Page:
So the confession that flows to the lips from the heart of the believer and is spoken before men is God’s own confession of salvation, revealed in the person of Jesus, the Christ, the Son of the living God. This is why we can trust the ministry to be effective for us, not because of the faithfulness of the men who administer the mysteries of God, not because of the faithfulness of our feeble confessions, but because of the confession of God, who speaks through our pastors and our confessions. God is the faithful one. God is the one in whom we trust. God is the focus of our devotion.

In response to this another question arises. Often the term Christocentric is used. What does this really mean? Does it mean what Billy Graham and D. James Kennedy advise people? Does it mean to make Christ the center of your life? Does it mean to make Christ the center of your thinking and doctrine and practice? Does it mean that pastors and congregations should strive to keep Christ as the center of the ministry of the Church?

Understood correctly, yes. However, this is not the language of the Scriptures. The Scriptures do not proclaim Christ as the center of our lives. The Scriptures proclaim Christ as our life. He is not the center of the Church’s doctrine and practice, He is the Church’s doctrine and practice. The Church is not centered in Christ but is the body of Christ with Christ as the head. The Church is built upon the Rock, which is Christ. The Church does not feed upon doctrine and practice but upon Christ, through His blood sprinkled with the water and through His body and blood distributed in communion with the bread and the wine.

This leads to another matter of confusion in "Lutheranism": the definition of communion or fellowship. Is communion ever a partial relationship or is it a true conjoining of two or more into one? The Scriptures always speak of the true conjoining of more than one into one true communion. It is a true sharing in or participation of the parts in one another.

This is perhaps the biggest factor in the confusion and struggle among those confessing to be Lutherans today. Most who call themselves Lutherans do not really believe that communion is real. Most today consider communion to be limited in various ways. The Scriptures teach that communion is 100%. To be in communion with something or someone is to be joined in complete union with that thing or person or body. This is what St. Paul warns in 1 Corinthians 10. There is no such thing as a partial communion. Whatever we join ourselves to is what we are in communion with in reality. Either we are in communion with the Lord or with someone else, namely, the devil. Those are the two choices. Joshua presented this reality to the Israelites when he led them into the land of rest.

Within modern Lutheranism, however, "Confessional Lutherans" pretend that this reality can somehow be ignored. They persuade themselves that they can coexist in a true communion and a partial communion simultaneously. They pretend that they can confess to be in a church body that mingles itself with the world and with mixed confession, and simultaneously be in true communion with the Lord by practicing certain things at the local communion (congregation). They pretend that they can be in the communion of the church body at some limited level.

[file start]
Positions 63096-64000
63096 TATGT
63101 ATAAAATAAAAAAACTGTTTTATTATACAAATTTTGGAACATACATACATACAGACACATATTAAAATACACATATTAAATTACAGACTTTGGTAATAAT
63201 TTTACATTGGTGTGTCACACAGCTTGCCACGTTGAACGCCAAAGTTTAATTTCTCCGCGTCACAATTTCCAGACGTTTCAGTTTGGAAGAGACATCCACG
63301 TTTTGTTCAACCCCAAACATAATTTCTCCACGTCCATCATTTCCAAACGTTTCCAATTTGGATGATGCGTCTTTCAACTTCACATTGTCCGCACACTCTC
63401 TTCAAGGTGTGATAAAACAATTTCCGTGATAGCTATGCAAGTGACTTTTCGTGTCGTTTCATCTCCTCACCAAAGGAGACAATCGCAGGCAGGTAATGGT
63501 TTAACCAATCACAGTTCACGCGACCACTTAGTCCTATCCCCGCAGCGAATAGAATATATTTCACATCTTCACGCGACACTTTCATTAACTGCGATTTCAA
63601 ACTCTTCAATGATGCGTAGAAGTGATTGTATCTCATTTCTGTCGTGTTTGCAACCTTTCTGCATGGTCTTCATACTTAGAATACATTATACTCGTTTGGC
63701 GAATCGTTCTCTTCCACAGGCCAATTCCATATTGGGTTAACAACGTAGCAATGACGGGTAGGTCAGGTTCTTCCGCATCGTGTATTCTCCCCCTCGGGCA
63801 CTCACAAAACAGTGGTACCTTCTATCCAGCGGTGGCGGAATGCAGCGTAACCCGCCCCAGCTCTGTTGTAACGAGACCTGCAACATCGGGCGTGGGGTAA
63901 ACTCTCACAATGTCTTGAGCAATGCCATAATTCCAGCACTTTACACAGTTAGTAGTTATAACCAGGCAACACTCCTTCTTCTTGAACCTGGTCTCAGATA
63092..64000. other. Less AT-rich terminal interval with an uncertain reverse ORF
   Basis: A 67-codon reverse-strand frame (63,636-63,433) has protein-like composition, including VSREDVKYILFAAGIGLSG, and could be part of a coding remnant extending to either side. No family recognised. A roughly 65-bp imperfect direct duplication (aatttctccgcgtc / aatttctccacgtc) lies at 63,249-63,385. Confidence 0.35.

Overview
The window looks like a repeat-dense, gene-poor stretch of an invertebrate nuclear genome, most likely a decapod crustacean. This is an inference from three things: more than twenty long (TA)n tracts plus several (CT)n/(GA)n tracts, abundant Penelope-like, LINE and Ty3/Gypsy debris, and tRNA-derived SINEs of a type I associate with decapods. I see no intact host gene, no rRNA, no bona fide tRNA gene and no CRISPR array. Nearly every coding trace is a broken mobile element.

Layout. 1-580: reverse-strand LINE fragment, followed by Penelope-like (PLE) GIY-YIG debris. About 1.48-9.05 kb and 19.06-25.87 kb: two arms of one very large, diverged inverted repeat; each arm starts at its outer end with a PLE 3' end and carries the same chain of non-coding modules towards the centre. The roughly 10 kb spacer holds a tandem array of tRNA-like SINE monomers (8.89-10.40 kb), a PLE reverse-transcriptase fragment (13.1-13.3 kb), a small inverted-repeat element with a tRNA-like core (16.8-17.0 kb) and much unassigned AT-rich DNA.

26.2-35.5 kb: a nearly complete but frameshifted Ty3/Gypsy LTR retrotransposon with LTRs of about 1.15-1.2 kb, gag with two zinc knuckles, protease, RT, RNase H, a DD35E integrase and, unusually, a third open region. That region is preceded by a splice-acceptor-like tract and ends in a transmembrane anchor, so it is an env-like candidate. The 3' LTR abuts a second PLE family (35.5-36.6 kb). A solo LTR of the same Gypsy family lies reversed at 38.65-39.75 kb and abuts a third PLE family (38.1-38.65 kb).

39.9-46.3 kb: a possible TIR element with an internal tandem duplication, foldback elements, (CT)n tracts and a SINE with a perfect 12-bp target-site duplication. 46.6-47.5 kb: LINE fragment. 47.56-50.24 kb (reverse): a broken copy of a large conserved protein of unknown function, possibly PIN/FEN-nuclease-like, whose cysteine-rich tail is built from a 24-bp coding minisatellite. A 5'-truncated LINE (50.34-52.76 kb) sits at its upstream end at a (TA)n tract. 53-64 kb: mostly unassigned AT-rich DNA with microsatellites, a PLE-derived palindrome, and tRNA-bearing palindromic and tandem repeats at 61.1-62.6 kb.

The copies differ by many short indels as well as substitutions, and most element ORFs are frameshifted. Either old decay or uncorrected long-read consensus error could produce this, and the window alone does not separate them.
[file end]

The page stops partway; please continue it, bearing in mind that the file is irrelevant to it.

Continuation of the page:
Thus they find themselves in a never ending conflict. Their hearts lead them to the same point of the dear man who wrote the fatal paper: "What Options Do the Confessions Give Us?" The answer to the question posed by this paper is that the Confessions don’t give us ANY options, or better stated, excuses. The Confessions testify to the Rock and the communion of the Rock, the Church. There is only one option. Either one is in the communion of Christ, or the person opts for the other communion. No levels of fellowship exist. Either a person is in the fellowship of the Holy Spirit, or the fellowship of the world and the prince of this world.

St. James addresses this very powerfully and adamantly:

Adulterers and adulteresses! Do you not know that friendship with the world is enmity with God? Whoever therefore wants to be a friend of the world makes himself an enemy of God. (James 4:4 NKJ)

When people remain committed to two masters, they find that the Lord Jesus was not kidding about what happens. They eventually choose to love one rather than the other, though they continue to pretend to love both. But there is no middle ground. Either a person stands upon the Rock, or on the confessions and communions of man.

As a former member of the LC-MS, I faced this dilemma. As I examined every other body of "Lutheranism" that I could find, I continued to face the same dilemma.

I determined that I could not be conjoined with the bodies that are in communion with that which I denounce. I determined that I am far better to stand alone upon the Rock, than to stand with many in a fellowship of multiple foundations.

The Church does not exist by the confessions of men, but by the confession of God. This is why AC VII is so important to remember. Is the Gospel taught purely in a congregation that confesses communion with those who teach impurely? Are the Sacraments administered in accordance with the divine Word in a congregation that confesses communion with members of a church body who do not administer in accordance with the divine Word? Can a congregation honestly say that they are members of a communion, but only part way?

I believe that the Scriptures teach that this is impossible. I believe that the Lutheran Confessions teach this as well. Thus I found it impossible to remain in a church body that declares that what God says cannot be can be. I am a follower of Christ, not a follower of the Church. I believe that Christ is my sufficiency, not membership in a church body. I believe that the confession of the Church is the product of the confession of Christ, not the other way around. I believe that standing upon the Rock that I shall remain steadfast and unmoved. I know no other Rock than Jesus Christ, and Him crucified. I have never been disappointed while trusting in Him. The Scriptures promise that I never shall be disappointed or ashamed while trusting in Him.

That’s good enough for me. Nothing else comes close.